Tag Archives: crew injuries

Tug Operator Ordered to Pay Injured Deckhand’s Attorney’s Fees and Punitive Damages for Willful Failure to Pay Maintenance and Cure

Ciro Charles Hicks was serving as a deckhand on the Tug PATRIOT, operated by Vane Line Bunkering, Inc., when he injured his shoulder while handling heavy towing gear.  About two months later, following a diagnosis of a possible rotator cuff tear, and failure of a cortisone injection to relieve his pain, Hicks underwent surgery on his shoulder.  Afterwards, he underwent several months of physical therapy, yet continued to have significant pain in his shoulder.  Five months after the surgery, Hicks told his treating physician he still had limited range of motion of his arm.

Vane Line put Hicks under surveillance.  The investigator obtained video of Hicks planting a small tree and playing with his grandson.  In response to Hicks’ doctor’s request for Vane Line to approve an additional MRI scan, Vane Line showed the doctor the surveillance video and a document purporting to show that Hicks’ job as a deckhand only required light lifting–something Vane Line later conceded was inaccurate.  Based on the video and the incorrect work requirements document, this physician opined Hicks was fit to return to work.  Vane Line then terminated Hicks’ maintenance and cure payments.

Vane Line Bunkering, Inc.'s Tug PATRIOT

Vane Line Bunkering, Inc.’s Tug PATRIOT

Hicks then saw a second doctor, who diagnosed a recurrent rotator cuff tear.  The second doctor recommended another surgery followed by six months of physical therapy to repair the additional shoulder damage. Because of the maintenance rate Vane Line had been paying him before it cut off maintenance, $15 per day, versus his actual food and lodging costs of $69.67 per day, Hicks felt compelled to return to work, even though the second physician had told him his shoulder was still injured.  Severe financial difficulties caused Hicks to miss some of his physical therapy appointments, his house was foreclosed upon, and he was unable to pay for health insurance.

Hicks then sued Vane Line in federal court.  As reported previously on this blog, the jury found in favor of his employer on Hicks’ Jones Act negligence and general maritime law unseaworthiness claims, but for Hicks on his general maritime law maintenance and cure claim.  The jury found Vane Line breached its general maritime law maintenance obligation to Hicks by paying him an insufficient daily maintenance rate and for prematurely cutting-off maintenance.  The jury verdict included $77,000 in compensatory damages for past maintenance and cure, $16,000 in future maintenance, $97,000 in future cure, and $132,000 to compensate for past pain and suffering.  The jury also found the employer’s failure to pay maintenance and cure unreasonable and willful and included in its verdict an additional $123,000 in punitive damages. Based on the jury’s finding of willfulness, the district court, under Federal Rule of Civil Procedure 54(d), granted Hicks an additional $112,083.77 in attorney’s fees.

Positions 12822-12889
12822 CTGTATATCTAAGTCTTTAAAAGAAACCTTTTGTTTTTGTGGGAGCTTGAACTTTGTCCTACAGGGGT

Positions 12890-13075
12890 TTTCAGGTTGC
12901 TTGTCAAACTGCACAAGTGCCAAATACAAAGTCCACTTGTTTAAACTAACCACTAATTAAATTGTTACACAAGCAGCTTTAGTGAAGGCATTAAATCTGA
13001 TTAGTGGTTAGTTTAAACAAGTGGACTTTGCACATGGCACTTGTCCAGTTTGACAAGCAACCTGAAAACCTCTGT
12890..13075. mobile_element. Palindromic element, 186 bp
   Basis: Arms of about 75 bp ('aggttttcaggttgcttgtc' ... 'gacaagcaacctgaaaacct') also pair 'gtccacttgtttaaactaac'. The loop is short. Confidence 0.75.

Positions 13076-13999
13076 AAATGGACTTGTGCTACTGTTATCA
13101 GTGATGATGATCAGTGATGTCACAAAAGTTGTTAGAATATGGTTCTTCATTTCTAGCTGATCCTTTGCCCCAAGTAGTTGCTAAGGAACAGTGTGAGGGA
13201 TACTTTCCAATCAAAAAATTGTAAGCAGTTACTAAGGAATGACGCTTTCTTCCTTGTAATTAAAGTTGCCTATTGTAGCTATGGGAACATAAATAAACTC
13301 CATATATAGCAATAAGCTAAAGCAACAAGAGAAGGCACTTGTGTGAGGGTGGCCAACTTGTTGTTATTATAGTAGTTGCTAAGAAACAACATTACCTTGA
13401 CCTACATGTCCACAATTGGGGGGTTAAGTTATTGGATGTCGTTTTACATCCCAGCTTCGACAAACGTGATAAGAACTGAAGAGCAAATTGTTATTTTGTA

Recently, in Hicks v. Tug PATRIOT, 2015 WL 1740383 (2d Cir. Apr. 17, 2015), the U.S. Second Circuit Court of Appeals affirmed the trial court’s judgment in its entirety.  It found the jury’s findings as to the culpability of Vane Line’s conduct and the damages caused Hicks were entitled to deference, and that Hicks was also entitled, due to Vane Line’s willful conduct, to both attorney’s fees and punitive damages.  The appeals court found support for its decision in the U.S. Supreme Court’s 2009 decision in Atlantic Sounding Co. v. Townsend, 557 U.S. 404, 129 S.Ct. 2561, 174 L.Ed.2d 382 (2009), in which the Court ruled that punitive damages are available to a seaman under the general maritime law for an employer’s willful failure to pay maintenance and cure.

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Our law firm, Goldsmith & Ogrodowski, LLC, regularly brings claims for negligence under the Jones Act and unseaworthiness and maintenance and cure under the general maritime law on behalf of commercial vessel crewmembers, both men and women, such as deckhands, mates, cooks, engineers, pilots, and captains.  If you have questions about this court opinion, or your or your family’s legal rights under admiralty and maritime law, contact us for a free consultation at 877-404-6529 (toll-free), 412-281-4340, or info@golawllc.com.  Our website is www.golawllc.com.  We practice primarily in PA, WV, and OH, but also all over the inland waterways.


Federal Judge Refuses to Enforce Release Deckhand Signed While Unrepresented by Counsel, Lacking Specialized Medical Advice, and Paid Only $860 for Serious Back Injury